Reviewed in brief: 'The Crash Reel,' 'Divorce Corp.'

  • Article by: COLIN COVERT , Star Tribune
  • Updated: January 9, 2014 - 2:23 PM
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Kevin Pearce in “Crash Reel.”

Photo: OLIVER KURZEMANN,

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The Crash Reel
⋆⋆⋆ out of four stars
Unrated:  Brief profanity
Theater: St. Anthony Main

 

The HBO documentary “The Crash Reel” offers a remarkably intimate and sensitive look at the life of Kevin Pearce, a professional snowboarder. In 2009, the rising star was on the heels of the sport’s superstar, Shaun White. Then, less than two months before the Winter Olympics, Pearce misjudged an aerial maneuver and sustained a traumatic brain injury. We meet Pearce’s friends; his patient, supportive, worried family, and his doctors and emotional therapists as he works to rehabilitate himself and return to the sport he loves, even though a second concussion could leave him paralyzed or dead. “I want to snowboard; I want that feeling back,” he insists. Is his urge to get back on the board a drive, as he sees it, or an addiction? Director Lucy Walker has crafted a film that is upbeat and exciting, serious and cautionary. It leads us through cranial injuries to pro sportsmen of all types and forces us to question our appetite for competitions that push athletes far beyond the limits of physical safety. “The crowds get excited when they see people go out there and crash. That’s what the crowd loves,” says former bike daredevil Stephen Murray, who is now quadriplegic. The Pearce family is inspiring as its members attempt to talk Kevin back down to earth after his injury, gently weaning him away from the high-adrenaline, high-risk sport that made him a hero, and nearly killed him. This is top-notch filmmaking in terms of its technique and its humane spirit.

 

Divorce Corp.
⋆⋆⋆ out of four stars
Unrated: Brief graphic nudity and profanity.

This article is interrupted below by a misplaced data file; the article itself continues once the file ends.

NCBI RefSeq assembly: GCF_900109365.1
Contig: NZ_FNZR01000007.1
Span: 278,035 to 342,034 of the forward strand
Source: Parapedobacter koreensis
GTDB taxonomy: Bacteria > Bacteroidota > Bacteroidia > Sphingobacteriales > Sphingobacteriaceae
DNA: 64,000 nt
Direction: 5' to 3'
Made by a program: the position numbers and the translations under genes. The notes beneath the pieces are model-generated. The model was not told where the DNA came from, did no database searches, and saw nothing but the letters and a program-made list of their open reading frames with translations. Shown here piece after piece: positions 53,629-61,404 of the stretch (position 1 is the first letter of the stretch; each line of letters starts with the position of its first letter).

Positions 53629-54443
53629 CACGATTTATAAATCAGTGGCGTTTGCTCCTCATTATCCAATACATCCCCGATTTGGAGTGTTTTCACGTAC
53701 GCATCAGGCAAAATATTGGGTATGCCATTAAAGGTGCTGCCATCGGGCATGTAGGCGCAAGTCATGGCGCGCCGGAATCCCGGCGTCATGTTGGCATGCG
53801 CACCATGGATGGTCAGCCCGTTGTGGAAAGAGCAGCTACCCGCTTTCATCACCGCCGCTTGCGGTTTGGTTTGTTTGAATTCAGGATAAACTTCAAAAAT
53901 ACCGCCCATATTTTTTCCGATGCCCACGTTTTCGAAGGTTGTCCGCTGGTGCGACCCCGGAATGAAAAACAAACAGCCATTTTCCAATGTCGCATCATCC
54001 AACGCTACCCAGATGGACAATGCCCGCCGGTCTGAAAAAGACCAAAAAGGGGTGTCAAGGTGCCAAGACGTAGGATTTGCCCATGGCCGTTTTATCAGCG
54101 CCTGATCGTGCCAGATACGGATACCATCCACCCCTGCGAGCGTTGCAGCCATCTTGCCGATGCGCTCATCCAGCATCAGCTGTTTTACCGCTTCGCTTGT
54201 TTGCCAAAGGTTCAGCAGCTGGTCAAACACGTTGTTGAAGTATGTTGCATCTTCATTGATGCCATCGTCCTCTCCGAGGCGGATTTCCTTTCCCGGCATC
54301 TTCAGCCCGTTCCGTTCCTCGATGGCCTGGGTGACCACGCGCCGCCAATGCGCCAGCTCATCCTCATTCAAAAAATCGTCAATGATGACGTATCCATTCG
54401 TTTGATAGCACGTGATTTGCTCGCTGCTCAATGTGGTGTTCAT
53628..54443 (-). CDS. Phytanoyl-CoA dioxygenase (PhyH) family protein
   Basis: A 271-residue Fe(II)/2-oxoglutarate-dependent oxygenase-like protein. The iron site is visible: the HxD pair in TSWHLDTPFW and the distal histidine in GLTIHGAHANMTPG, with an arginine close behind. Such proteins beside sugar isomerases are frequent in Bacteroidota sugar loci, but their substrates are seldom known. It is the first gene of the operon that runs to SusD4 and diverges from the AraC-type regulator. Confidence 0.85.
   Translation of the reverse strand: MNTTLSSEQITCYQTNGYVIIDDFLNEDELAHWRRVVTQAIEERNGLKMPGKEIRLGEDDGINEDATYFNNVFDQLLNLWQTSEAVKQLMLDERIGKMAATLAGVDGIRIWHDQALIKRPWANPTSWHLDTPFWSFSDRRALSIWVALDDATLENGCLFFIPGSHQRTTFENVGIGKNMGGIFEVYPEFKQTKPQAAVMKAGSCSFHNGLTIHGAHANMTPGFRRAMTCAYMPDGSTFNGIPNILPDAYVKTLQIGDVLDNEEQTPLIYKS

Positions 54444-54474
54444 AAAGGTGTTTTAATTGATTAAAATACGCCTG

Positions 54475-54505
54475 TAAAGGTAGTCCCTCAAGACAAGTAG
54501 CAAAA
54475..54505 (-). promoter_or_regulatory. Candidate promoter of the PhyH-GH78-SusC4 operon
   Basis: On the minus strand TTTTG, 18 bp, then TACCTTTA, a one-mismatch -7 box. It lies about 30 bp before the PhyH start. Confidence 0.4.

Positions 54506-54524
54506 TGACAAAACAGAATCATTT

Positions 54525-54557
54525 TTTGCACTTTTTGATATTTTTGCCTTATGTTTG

Theater: Inver Grove 16

 

According to the searing documentary “Divorce Corp.,” more money flows through U.S. family courts — from parents and children and into the hands of litigators, mediators and advisers — than in all the nation’s other court systems combined. The film, narrated by Dr. Drew Pinsky, portrays an arrangement designed to enrich courthouse insiders at their clients’ expense, while inflaming the litigants’ antagonism. The film was directed by biotech multimillionaire Joseph Sorge after his own bruising divorce, and co-written by James Scurlock (“Maxed Out: Hard Times, Easy Credit and the Era of Predatory Lenders”). It is extensively researched and persuasively argued, featuring interviews with legal experts, court officers and aggrieved spouses. It points to the Scandinavian model of uncontentious divorces as a healthier model. Sorge somewhat overplays his hand as he presents sordid examples of misconduct by judges, attorneys and custody evaluators. Shocking as those episodes are, the problem isn’t the most flagrant outliers, but the day-to-day machinations of a flawed, adversarial system. Any divorce survivor will see rueful reminders of a destructive process. Any engaged couple should see it, period.

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